Regular higher vocational education? Full-time, part-time and dual degree programmes? If it's up to Arend Jan Pleizier, those will soon be a thing of the past. “As a student, you will soon be able to tailor your education to your needs, ambition, age and experience.” He sees the new Strategic Plan as a nice steppingstone to that future situation. A conversation with the LLO/Masters programme manager within the Faculty of Business, Finance & Marketing. “I prefer to call myself the programme manager for Business, Finance & Marketing (BFM) professionals. That says much more about our target group: we have a great offering for professionals that allows them to develop their own personal learning route.”
For many at The Hague University of Applied Sciences, Arend Jan is the figurehead of educational flexibility. “Our ambition is flexible education. I inspire people in this area and handle everything that stands in the way of flexible education. To arrive at this new situation, we need to prepare the organisation. Change our mindset and put the systems and processes in order. To ensure that we will soon all be able to realise those new personal learning routes, I am now mainly busy creating pathways that do not yet exist.”
Using the work field
How is this new education for professionals different from the old part-time education? “The part-time degree programmes that we had at BFM until recently were derived from full-time programmes. The curriculum of part-time degree programmes is based on the curriculum of full-time degree programmes. And that, in turn, is based on the profile of the full-time student. But the profile of the part-time student is very different to that. The professional has his own field of work, where he directly applies what he has learned. We can make much more use of that workplace than is currently the case. In my conversations with teachers, I therefore encourage them to visit all their students at their workplace.”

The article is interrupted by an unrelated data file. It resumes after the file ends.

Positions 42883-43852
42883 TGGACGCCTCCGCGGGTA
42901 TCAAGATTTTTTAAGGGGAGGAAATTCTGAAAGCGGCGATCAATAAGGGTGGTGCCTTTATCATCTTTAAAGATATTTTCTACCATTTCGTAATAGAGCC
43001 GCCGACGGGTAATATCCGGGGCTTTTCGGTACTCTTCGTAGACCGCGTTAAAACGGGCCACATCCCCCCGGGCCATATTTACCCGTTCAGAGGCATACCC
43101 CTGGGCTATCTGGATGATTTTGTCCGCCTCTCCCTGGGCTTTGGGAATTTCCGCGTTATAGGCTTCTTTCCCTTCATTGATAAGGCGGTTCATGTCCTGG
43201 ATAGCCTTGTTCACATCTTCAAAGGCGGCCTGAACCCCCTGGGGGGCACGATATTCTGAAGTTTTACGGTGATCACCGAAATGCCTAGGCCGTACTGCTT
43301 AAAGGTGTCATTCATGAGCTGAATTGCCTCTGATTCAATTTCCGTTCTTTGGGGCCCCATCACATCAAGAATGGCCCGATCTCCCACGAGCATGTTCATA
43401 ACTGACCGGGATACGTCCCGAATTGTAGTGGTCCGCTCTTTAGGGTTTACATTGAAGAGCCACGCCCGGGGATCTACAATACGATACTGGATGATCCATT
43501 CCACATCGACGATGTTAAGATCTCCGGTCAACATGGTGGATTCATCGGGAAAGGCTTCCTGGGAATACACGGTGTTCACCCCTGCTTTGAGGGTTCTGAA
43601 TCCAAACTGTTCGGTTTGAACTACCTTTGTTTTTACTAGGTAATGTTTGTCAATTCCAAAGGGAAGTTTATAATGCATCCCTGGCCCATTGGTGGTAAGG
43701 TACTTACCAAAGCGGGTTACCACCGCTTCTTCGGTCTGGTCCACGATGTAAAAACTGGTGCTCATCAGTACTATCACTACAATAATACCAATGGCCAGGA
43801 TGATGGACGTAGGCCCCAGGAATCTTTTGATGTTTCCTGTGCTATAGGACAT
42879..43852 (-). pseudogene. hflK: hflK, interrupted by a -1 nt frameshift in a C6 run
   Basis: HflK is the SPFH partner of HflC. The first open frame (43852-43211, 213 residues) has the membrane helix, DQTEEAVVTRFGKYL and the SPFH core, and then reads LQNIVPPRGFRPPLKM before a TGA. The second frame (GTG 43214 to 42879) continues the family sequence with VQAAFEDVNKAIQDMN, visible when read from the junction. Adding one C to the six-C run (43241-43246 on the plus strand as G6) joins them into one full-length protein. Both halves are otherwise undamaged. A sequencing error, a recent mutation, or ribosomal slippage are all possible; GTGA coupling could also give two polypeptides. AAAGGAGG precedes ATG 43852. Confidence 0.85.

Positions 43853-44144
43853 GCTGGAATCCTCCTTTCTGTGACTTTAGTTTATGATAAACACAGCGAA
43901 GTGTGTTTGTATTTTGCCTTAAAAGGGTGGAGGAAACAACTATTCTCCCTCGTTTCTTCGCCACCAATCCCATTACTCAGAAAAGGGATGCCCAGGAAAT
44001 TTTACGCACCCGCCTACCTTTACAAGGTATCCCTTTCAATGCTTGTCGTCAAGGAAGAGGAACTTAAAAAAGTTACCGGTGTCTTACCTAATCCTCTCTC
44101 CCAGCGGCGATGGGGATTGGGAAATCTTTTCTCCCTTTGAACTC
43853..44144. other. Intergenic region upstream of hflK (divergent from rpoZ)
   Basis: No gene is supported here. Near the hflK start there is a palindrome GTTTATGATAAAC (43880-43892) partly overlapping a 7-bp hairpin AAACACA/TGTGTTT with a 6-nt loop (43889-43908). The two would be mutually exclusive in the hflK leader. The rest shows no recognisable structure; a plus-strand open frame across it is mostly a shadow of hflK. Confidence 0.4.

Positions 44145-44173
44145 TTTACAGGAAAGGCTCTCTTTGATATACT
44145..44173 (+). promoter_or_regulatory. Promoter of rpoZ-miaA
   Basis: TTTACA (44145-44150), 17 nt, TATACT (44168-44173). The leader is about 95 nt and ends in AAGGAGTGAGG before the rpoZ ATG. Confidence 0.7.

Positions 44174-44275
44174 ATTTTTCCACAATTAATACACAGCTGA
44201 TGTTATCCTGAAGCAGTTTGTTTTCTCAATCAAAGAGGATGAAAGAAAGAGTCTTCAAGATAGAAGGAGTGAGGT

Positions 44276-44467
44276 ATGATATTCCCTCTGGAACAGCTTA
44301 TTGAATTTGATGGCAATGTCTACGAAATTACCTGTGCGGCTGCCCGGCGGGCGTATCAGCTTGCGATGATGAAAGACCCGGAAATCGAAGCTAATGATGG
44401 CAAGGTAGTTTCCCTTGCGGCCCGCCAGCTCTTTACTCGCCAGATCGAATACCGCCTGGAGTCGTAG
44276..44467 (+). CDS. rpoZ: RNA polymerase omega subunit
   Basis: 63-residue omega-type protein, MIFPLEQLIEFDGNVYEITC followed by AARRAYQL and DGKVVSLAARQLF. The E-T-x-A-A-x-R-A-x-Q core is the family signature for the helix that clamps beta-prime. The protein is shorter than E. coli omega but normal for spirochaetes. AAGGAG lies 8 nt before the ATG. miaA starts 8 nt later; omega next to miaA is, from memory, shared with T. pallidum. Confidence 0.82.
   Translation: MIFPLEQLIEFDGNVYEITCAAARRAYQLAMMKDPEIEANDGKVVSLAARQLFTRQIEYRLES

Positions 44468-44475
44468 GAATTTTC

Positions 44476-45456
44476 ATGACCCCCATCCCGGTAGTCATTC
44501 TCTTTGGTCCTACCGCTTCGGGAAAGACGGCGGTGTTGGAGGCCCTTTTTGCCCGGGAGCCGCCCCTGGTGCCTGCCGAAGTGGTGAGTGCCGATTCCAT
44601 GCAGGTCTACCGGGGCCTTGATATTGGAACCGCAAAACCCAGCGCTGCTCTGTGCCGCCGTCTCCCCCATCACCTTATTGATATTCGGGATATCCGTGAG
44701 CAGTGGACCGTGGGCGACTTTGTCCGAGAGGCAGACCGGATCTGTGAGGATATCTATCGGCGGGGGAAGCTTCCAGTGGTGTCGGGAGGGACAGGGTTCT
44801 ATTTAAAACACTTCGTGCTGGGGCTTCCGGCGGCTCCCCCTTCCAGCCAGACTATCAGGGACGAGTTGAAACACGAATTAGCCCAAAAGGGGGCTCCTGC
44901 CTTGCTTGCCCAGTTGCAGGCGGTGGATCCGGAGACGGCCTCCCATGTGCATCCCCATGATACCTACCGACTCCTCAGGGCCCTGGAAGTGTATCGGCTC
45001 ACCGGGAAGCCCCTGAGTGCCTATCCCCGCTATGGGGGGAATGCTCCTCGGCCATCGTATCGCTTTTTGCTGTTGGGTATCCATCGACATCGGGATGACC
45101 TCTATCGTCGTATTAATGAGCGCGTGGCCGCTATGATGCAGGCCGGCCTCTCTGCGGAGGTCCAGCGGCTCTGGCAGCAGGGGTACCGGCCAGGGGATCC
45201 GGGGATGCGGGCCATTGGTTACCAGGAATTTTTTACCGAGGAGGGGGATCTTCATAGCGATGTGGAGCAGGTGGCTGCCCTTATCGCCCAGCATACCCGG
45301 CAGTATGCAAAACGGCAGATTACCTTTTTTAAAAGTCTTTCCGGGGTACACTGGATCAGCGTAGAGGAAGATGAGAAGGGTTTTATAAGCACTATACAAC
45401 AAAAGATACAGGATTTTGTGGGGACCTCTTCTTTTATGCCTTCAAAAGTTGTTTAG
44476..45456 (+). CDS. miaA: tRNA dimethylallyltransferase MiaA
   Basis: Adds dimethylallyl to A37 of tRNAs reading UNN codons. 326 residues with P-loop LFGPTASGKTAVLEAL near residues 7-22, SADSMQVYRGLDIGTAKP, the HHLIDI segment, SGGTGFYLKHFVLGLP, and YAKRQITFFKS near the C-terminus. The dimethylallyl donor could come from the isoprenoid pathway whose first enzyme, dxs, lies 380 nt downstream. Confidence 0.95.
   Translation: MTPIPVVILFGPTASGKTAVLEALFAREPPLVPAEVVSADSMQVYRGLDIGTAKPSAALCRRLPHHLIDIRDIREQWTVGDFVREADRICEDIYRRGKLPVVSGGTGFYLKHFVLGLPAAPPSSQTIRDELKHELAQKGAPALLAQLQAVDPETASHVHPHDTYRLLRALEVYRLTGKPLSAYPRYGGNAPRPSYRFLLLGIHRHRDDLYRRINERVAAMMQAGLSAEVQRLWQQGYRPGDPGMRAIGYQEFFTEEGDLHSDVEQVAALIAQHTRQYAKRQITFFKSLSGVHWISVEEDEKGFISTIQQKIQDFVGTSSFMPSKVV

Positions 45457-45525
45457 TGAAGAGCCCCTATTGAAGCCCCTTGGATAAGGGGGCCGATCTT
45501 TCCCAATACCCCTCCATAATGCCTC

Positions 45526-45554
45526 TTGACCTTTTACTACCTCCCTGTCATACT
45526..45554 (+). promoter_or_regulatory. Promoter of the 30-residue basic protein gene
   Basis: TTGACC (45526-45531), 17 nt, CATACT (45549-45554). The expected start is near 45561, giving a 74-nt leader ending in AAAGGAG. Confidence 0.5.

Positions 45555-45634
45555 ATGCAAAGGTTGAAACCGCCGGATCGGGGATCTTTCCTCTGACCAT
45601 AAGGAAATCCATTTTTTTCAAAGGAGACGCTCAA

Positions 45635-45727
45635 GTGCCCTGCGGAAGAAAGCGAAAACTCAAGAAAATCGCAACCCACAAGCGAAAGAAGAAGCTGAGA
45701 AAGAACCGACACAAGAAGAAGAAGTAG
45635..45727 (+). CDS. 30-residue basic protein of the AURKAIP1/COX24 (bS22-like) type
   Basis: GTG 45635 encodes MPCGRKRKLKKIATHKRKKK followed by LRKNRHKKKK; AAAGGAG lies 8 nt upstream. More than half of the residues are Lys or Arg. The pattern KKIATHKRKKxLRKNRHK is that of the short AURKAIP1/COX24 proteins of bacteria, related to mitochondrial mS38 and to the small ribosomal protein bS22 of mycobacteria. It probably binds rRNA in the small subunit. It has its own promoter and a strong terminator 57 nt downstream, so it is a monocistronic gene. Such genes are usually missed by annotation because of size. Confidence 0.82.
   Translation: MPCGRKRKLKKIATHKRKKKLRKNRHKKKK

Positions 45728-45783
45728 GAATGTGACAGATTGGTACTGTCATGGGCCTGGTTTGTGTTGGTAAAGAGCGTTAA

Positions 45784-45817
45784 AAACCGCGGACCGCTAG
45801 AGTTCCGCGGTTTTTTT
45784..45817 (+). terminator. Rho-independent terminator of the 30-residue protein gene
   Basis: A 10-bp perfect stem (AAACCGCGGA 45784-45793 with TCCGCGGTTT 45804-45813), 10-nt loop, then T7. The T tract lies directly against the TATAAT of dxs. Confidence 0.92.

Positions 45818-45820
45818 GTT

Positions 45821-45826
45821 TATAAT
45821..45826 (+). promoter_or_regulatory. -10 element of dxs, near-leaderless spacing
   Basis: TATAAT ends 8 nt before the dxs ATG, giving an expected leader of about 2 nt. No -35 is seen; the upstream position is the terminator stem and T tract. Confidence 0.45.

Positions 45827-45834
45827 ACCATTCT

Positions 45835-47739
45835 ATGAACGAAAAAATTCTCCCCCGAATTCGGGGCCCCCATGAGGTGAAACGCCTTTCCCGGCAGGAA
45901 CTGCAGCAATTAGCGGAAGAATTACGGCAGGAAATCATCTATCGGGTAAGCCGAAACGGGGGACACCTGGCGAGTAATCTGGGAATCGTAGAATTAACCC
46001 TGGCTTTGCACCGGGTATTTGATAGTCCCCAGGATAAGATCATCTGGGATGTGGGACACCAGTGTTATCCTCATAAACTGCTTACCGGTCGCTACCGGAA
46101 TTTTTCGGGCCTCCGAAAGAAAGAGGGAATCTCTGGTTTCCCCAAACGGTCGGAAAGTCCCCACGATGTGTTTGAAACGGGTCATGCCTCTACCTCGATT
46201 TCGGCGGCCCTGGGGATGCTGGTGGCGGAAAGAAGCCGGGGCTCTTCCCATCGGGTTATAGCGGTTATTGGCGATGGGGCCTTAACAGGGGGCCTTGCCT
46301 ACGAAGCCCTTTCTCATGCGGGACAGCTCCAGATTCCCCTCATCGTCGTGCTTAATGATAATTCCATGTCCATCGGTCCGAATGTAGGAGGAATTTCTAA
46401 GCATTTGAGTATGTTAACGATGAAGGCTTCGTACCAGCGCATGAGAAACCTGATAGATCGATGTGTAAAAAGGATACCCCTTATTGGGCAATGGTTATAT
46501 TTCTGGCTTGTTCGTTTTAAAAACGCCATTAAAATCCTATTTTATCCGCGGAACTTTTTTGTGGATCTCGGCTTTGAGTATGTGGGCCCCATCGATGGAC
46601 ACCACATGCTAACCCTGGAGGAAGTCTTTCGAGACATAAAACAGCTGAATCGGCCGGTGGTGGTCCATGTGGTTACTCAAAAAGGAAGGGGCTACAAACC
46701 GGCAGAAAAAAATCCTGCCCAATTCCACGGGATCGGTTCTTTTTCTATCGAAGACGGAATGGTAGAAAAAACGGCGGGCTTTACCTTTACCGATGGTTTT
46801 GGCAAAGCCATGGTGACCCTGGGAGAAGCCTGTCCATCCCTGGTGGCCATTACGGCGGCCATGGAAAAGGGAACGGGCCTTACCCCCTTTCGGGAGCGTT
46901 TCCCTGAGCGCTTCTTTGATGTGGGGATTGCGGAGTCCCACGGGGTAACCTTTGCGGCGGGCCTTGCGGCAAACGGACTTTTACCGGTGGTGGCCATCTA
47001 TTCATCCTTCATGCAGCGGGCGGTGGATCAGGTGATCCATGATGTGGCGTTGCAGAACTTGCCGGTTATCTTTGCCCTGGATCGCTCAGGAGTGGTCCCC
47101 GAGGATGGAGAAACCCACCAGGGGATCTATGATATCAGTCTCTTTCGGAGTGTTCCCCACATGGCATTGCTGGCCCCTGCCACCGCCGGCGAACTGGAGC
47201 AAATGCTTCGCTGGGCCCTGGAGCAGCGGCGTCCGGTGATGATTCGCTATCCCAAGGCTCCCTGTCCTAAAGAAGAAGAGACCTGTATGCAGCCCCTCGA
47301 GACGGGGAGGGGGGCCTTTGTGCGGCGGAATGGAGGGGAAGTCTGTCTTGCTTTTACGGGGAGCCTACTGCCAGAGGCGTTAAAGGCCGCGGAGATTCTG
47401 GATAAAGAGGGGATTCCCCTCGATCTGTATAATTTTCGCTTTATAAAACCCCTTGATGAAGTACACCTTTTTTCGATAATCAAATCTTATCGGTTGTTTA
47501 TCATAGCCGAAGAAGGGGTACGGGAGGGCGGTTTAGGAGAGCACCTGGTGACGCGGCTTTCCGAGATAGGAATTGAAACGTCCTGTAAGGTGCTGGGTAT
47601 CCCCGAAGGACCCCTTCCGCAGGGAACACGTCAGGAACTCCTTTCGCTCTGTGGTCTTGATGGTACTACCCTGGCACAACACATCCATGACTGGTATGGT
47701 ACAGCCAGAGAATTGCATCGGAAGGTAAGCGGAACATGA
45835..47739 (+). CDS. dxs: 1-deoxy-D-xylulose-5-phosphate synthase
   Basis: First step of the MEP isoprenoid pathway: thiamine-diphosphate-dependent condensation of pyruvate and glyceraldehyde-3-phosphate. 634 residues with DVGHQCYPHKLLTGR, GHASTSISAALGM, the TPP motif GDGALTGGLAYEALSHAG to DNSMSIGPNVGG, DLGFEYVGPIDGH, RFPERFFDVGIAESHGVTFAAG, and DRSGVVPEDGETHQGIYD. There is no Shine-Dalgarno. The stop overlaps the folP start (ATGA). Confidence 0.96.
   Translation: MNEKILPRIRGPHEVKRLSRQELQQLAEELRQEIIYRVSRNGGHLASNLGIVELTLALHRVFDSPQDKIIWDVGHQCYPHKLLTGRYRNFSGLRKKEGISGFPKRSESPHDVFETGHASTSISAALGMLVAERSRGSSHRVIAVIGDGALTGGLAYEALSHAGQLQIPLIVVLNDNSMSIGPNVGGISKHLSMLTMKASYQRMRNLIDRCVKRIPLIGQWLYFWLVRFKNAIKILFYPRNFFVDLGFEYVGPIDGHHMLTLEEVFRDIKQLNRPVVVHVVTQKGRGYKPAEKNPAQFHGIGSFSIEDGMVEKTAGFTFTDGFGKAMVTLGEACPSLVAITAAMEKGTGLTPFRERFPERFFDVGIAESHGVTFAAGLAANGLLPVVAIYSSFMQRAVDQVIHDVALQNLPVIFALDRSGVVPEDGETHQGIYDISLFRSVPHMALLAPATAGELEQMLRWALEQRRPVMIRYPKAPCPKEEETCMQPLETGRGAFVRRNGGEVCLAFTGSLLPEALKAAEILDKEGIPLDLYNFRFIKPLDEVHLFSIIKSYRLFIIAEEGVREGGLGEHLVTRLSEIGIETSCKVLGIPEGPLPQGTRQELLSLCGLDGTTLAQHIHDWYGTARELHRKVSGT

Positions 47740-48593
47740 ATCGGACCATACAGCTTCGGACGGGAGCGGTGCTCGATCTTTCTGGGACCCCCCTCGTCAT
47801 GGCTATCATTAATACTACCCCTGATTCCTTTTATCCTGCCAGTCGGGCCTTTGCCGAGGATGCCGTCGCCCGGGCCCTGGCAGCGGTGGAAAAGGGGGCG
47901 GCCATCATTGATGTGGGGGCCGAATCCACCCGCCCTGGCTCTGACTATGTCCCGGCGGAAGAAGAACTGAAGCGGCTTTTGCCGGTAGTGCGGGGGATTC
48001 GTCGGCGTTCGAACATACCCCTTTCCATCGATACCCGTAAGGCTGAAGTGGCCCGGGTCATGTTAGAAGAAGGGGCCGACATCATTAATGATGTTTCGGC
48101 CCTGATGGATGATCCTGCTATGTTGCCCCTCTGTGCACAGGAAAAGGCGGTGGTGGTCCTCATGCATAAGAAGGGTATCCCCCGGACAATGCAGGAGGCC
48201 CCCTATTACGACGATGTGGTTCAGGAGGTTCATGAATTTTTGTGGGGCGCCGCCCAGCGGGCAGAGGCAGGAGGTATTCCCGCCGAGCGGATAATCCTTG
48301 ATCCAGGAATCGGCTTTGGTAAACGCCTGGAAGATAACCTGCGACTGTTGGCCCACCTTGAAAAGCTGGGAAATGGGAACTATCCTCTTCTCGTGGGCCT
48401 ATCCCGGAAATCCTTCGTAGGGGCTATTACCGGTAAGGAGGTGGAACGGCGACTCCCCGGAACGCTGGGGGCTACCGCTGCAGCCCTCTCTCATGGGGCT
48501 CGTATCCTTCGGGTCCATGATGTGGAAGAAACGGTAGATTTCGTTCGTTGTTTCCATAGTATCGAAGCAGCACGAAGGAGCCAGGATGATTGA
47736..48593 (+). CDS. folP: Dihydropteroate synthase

‘Today's professional is working hard on his personal development'
Younger part-time student
He sees another development. “The target group of part-time education is getting younger and younger. We assume that the part-time student has already gained a number of years of work experience. That they can therefore complete their course of study with fewer teaching days. But today's professional is still working hard on his or her personal development. This professional is not yet ready to accelerate the study. That is why educational flexibility is urgently needed. I am glad that this is written in large letters in the new Strategic Plan. Let's create a Pro offering for professionals that is completely suited for those professionals.”
In Arend Jan’s role, as a crossover between what was until recently called The Hague Graduate School and the Faculty of Business, Finance & Marketing, several ambitions from the new Strategic Plan come together. “Flexibilisation and lifelong development. This also includes building educational offerings for associate degree, bachelor and master programmes based on a concept of learning outcomes and learning path-independent tests.”
As called for
When asked whether the Strategic Plan therefore came as called for for him, he says: “I embrace it, I do nothing but build on the basis of that plan. Just to name a few: developing the curriculum with blocks of a multiple of 5 EC, being able to test that knowledge and skills in multiple ways, a better connection to the labour market, etc. The form in which this happens is still new. Colleagues and students are working every day to make this their own in our programmes. We must discover and develop that form together.
Basic agreements needed
For many within THUAS, #how-then? may be a real hesitation about the new Strategic Plan. Not for Arend Jan. “For me, #how-then? is everyday practice. We will find out by just doing it. This does require basic agreements, to which everyone adheres, and which will form the new DNA structure of the degree programmes. In the words of Executive Board Chair Elisabeth Minnemann: “We first need standardisation to become more flexible.” I fully share that statement. The new Strategic Plan provides the frameworks for these standard choices. Once we have made those, we can make miles together.”
In Stories of The Hague, we share portraits of colleagues and students, in which they talk about the connection between their own motivations and the Strategic Plan.